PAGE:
The government has requested the Board of Taxation undertake the review in response to the 2017 Australian Law Reform Commission’s Report: Elder Abuse – a National Legal Response, which identified the development of formal and legally enforceable family agreements as a measure to prevent elder abuse.
“Under current tax laws, a homeowner may have to pay capital gains tax where there is a formal agreement for a family member to reside in their home – for example, when an older parent lives with their child either in the same dwelling or a separately constructed dwelling,” said assistant treasurer Stuart Robert.
“In some cases, the tax consequences have been a deterrent to families establishing a formal and legally enforceable family agreement, which leaves no protection of the rights of the older person if there is a breakdown in the agreement.”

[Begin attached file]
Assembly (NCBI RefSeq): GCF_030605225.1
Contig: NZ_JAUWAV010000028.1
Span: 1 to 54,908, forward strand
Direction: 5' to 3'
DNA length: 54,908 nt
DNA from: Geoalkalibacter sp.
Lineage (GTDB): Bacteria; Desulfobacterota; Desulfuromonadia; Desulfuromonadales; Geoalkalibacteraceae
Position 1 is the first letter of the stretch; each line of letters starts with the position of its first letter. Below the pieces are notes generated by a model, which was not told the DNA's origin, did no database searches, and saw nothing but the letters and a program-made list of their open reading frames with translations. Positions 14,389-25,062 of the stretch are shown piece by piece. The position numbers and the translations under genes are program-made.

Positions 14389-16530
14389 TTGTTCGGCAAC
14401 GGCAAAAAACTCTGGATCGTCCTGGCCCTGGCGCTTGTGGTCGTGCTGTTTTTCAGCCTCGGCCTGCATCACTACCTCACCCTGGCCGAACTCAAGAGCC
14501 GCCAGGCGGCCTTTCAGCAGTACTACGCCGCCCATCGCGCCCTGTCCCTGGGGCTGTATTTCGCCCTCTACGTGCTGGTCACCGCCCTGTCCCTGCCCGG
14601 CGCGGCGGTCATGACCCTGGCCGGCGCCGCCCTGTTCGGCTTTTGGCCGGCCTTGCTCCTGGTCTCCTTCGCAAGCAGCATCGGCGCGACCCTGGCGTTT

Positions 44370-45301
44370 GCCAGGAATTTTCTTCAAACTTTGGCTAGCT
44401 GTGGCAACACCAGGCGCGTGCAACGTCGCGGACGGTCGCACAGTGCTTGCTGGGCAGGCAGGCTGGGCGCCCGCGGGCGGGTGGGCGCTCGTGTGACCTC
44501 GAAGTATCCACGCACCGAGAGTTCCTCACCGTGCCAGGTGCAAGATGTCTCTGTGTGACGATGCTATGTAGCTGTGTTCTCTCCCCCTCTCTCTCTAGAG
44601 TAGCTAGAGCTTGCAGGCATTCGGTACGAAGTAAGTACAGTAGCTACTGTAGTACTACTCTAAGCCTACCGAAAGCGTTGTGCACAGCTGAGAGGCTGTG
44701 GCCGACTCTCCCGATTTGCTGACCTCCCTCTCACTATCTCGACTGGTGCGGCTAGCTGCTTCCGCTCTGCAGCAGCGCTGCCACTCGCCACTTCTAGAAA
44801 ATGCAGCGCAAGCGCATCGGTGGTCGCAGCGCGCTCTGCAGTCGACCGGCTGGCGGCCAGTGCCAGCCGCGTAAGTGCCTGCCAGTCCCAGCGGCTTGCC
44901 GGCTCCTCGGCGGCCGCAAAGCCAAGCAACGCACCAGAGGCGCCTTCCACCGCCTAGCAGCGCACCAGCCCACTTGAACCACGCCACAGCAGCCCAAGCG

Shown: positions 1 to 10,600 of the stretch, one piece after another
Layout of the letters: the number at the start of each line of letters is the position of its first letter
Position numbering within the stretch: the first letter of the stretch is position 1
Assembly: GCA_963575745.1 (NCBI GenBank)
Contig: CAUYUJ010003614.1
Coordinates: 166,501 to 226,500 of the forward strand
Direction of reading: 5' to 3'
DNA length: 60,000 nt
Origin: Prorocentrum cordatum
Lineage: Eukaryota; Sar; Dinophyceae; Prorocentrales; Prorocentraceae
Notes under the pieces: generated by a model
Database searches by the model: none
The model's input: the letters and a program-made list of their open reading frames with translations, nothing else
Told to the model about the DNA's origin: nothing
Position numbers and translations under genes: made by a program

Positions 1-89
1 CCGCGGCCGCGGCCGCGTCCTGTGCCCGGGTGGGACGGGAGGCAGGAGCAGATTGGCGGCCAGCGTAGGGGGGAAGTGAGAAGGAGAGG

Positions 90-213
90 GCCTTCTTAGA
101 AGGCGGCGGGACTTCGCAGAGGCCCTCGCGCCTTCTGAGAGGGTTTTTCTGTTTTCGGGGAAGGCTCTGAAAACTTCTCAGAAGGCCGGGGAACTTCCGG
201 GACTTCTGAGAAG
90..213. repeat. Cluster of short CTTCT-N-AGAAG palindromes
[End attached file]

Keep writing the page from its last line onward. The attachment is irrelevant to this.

The review will consider and make recommendations on the appropriate tax treatment of these arrangements, while considering the interactions between the current tax laws and treatment of ‘granny flat interests’ under the social security rules.
According to Mr Robert, the review will consider how any changes could raise awareness and provide incentives for older people and their families to enter formal and legally enforceable family arrangements.
The board is expected to commence the review in early 2019, including broad consultation with stakeholders, with a final report due to the government in the second half of 2019.